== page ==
|Laurita Miller - bundled up because baby, it's cold outside.|
I was having a bad day. In the throes of getting a chest cold, exhausted from a four hour car ride and a weekend of winter camping, emotional because I was picking on that lovely husband of mine, for absolutely no reason, I wasn't in the best of shape, to be sure. Then I opened up my laptop and saw I had a letter from a friend.
I opened it eagerly and didn't even read it all the way through before I started sobbing like an idjit. The idea of Laurita Miller, visiting her beloved homestead, was so beautiful, so simple and yet so vivid, that I was overcome.
We had the best day imaginable. Alan and Laurita are truly good people. The best – and I don't say that lightly. You just don't meet up with folks like them often. When you do, you realize what treasures they are, and how lucky you are to have come across them.
Laurita is thoughtfully intelligent, funny and sassy, warm and generous. She shaved her head to raise money to fight cancer. She is deeply involved in her children's lives. She loves her husband fiercely, like she married him yesterday. Family, I think, is more than just a word to Laurita. It's everything, as important to her as breathing. I'm just guessing, when I say that – I know, pretty presumptuous. But I do believe it's true.
Laurita lives in a suburban environment near St. John's, the capital of Newfoundland, but she was raised in the countryside, next to the ocean, and salt and honest Newfoundland spirit runs thick in her veins.
My father was a railroad engineer and we moved several times in my young life, to the point that I don't really know where my hometown is. I don't feel any kinship to any particular place. Laurita knows exactly where she's from. And when she writes about it, my heart sings.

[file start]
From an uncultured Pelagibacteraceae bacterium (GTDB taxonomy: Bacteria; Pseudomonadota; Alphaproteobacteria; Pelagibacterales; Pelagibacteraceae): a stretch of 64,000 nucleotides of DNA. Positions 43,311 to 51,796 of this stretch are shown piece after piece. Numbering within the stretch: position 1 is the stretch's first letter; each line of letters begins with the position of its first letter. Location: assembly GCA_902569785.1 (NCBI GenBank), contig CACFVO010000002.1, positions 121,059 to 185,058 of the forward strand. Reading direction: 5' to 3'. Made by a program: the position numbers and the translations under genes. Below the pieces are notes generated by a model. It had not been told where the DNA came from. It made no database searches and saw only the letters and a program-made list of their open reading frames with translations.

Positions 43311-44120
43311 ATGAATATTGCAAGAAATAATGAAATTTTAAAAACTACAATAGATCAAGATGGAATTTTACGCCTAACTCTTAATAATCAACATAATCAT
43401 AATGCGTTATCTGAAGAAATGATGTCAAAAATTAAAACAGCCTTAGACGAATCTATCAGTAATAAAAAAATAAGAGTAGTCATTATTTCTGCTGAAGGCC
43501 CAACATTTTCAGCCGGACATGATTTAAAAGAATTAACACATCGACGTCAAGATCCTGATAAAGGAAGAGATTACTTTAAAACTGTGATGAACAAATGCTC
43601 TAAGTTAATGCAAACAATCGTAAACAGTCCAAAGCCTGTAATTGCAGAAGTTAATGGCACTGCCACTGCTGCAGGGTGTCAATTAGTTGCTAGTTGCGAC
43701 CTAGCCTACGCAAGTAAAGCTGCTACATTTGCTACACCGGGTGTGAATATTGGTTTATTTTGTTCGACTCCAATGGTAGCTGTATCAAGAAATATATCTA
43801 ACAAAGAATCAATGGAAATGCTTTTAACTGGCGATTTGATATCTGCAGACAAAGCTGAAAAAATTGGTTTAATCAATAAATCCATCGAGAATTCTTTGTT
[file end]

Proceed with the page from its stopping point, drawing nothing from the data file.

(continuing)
Laurita Miller is one of the finest writers I know. Her blog, Calling Shotgun, is one of my favourite haunts. Some day, mark my words, she will be famous. I can hardly wait to say I knew her when.
I am so honoured to share her letter with you.
I hope this letter finds you well and making fantastic progress on that novel of yours. I can’t wait to read what you’ve done.
Things are quieting down here after the holidays. The kids are back to school and I think I’ve finally managed to eradicate all the glitter from the house. That stuff gets everywhere.
I hopped in my car today, taking advantage of the lull, to go check on my old homestead. After all the craziness, I needed the break. I love the drive, though it takes over an hour to get here. It’s relaxing to travel a road that’s so familiar.
The first thing I did was take a walk around the house, through the garden and the woods, checked the barn and filled all the birdfeeders. The pond was well frozen and, once I made sure no one was watching, I had a little slide around. I ended up on my behind more than once, so I’m glad there was no one to see.
It was one of those damp days, where the cold just seeps into your bones, so I lit the fireplace as soon as I went inside. The wind was up by then, and from the window I could see the whitecaps on the water. White horses on the harbour, my grandfather would call them. I always loved that saying. Newfoundland is a bleak place in the winter, but I think it might just be my favourite time. Sitting there, warm in my old home, looking out at the wind and water – can you think of a better way to spend some quiet time?
There’s also something very comforting about sleeping in my old room. I loved waking up in that room, to the sound of the birds in the trees outside, the boats in the harbour, and that stupid, clumsy seagull who would land on the roof – whump – and then run the whole length of the house – thump, thump, thump, thump.
Tonight I’ll walk down the harbour and visit my aunt and my grandfather, sit in that nice warm kitchen for a cup of tea and a chat. Then tomorrow I’ll head back over that familiar road to my house in Chaos Town. Maybe I’m a glutton for punishment, but I start to miss the madness after a bit.
I hope you come visit me again someday. I would love to take you to all these places, but maybe in the summer when the temperatures and landscape are a little more friendly.
Take care, my friend. I look forward to chatting again soon. Give my best to all your boys.